tmoc (textile museum of canada)


The design ambitions of the Textile Museum of Canada started from the notion of veiling, wrapping, and unraveling as qualities of textiles, with its production as an industry native and deeply rooted into the history of the site. The design is to reflect the fluidity of fabrics and more importantly, to achieve a multi-layering effect of skins, to create a visual experience of depth and translucency both on the interior as well as the exterior.

One of the main elements that carry the architectural design idea is the extension of the existing flood wall into a skin, a “cloak” that embraces the building. This plays a major role in bringing forward the design intention of fluidity, dynamism and wrapping. The building is rooted to this major gesture, and seems to unravel from it – the flow of the Grand River to the south symbolically unwinds its composition.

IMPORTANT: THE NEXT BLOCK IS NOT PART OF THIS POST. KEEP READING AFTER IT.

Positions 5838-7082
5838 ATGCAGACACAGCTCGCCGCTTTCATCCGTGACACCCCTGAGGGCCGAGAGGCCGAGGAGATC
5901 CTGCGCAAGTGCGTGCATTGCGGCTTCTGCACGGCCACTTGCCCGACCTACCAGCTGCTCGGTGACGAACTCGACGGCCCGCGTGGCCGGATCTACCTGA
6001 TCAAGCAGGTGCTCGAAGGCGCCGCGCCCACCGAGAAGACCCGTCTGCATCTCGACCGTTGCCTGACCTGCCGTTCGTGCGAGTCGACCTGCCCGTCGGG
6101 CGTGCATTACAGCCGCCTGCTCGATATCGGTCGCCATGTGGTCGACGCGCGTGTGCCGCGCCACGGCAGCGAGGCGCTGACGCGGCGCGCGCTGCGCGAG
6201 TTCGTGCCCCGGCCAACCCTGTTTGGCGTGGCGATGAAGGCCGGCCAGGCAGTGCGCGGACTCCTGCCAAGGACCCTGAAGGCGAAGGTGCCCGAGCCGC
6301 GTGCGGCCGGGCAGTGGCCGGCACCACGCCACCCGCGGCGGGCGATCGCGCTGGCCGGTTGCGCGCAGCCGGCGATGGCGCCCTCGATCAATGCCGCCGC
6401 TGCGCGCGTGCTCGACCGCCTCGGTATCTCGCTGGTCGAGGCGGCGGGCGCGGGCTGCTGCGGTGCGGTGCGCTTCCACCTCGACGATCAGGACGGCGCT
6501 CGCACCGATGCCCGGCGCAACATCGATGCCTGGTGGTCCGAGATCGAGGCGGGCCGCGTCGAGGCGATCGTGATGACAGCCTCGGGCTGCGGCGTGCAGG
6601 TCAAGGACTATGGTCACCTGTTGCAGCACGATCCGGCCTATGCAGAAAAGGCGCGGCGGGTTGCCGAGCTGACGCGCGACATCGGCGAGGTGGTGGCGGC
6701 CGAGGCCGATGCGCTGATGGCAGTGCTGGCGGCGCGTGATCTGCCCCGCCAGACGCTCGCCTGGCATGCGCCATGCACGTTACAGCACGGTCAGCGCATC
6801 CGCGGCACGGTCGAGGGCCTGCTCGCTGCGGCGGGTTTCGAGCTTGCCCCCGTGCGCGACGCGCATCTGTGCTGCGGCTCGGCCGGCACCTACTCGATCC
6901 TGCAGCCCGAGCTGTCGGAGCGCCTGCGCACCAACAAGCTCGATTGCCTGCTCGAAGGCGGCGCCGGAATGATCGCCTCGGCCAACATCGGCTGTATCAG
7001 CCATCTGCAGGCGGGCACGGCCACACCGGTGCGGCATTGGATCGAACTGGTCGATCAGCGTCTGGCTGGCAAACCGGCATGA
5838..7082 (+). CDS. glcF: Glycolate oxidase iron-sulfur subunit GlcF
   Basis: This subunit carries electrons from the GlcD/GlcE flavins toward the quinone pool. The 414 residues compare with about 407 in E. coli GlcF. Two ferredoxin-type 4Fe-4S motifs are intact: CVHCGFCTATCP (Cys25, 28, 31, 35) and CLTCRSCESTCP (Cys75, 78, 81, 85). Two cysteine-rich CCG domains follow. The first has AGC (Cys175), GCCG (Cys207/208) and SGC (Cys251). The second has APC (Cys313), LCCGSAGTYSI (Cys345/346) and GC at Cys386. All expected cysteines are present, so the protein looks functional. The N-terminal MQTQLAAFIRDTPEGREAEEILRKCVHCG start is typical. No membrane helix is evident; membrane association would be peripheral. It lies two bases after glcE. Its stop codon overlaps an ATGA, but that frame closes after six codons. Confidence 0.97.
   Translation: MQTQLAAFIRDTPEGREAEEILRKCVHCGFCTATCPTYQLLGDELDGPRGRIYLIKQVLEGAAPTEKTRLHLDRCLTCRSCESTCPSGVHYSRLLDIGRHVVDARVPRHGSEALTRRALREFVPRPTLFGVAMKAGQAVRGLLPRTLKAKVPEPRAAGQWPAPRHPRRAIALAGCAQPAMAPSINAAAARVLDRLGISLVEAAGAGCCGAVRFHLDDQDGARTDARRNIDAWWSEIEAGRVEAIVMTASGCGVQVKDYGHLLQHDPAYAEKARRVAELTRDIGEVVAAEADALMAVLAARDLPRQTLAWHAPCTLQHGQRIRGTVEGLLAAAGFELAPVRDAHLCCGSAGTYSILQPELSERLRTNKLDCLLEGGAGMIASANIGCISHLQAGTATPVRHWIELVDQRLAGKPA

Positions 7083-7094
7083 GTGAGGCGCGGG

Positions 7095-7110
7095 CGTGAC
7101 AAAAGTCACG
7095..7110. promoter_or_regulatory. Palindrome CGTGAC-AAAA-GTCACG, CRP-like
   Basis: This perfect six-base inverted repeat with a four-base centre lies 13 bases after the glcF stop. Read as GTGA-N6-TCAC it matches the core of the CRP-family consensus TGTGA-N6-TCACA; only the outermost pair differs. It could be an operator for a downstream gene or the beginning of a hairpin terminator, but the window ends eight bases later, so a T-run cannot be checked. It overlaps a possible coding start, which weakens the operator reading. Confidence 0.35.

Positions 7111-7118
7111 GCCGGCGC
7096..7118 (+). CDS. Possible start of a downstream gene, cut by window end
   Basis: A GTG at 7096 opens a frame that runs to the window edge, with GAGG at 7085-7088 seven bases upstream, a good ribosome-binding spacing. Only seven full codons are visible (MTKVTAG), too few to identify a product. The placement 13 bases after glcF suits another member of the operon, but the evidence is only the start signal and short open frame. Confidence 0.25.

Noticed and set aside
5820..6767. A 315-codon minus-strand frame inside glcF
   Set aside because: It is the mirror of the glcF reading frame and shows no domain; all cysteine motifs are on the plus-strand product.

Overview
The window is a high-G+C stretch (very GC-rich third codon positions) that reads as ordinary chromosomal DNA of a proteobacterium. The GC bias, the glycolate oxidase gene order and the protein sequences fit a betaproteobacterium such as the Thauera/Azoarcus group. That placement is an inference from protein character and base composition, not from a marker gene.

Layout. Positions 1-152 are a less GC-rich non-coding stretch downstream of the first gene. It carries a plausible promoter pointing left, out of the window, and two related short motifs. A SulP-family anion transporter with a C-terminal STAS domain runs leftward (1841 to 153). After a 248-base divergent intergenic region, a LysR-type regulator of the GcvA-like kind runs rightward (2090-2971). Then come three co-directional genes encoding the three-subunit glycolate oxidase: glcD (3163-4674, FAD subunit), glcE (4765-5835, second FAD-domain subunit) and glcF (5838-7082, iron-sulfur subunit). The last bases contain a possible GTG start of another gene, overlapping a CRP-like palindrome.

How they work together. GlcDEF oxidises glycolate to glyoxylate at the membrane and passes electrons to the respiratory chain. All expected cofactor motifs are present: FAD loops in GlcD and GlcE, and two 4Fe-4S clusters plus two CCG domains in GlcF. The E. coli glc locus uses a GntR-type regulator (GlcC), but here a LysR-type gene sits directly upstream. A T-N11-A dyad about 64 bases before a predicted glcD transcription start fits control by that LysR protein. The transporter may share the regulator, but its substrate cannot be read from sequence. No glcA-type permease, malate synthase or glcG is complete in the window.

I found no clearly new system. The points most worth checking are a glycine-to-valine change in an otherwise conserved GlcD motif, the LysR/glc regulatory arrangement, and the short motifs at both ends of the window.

From this the circulation through the building is developed, flowing like a stream through the functional spaces of the museum. The building envelope follows the logic of fluidity in the circulation, curving and overlapping at various places, creating transparency and solidity, superimposing patterns and textures.

The existing floor wall is extended into a skin, a “cloak” that embraces the building.

Project Information: 


Type: Institutional, Museum, Cultural Center | Location: Cambridge, Ontario, Canada | Status: Concept, Aug 2006

Awards: Outstanding Design Work in 4th Year, University of Waterloo School of Architecture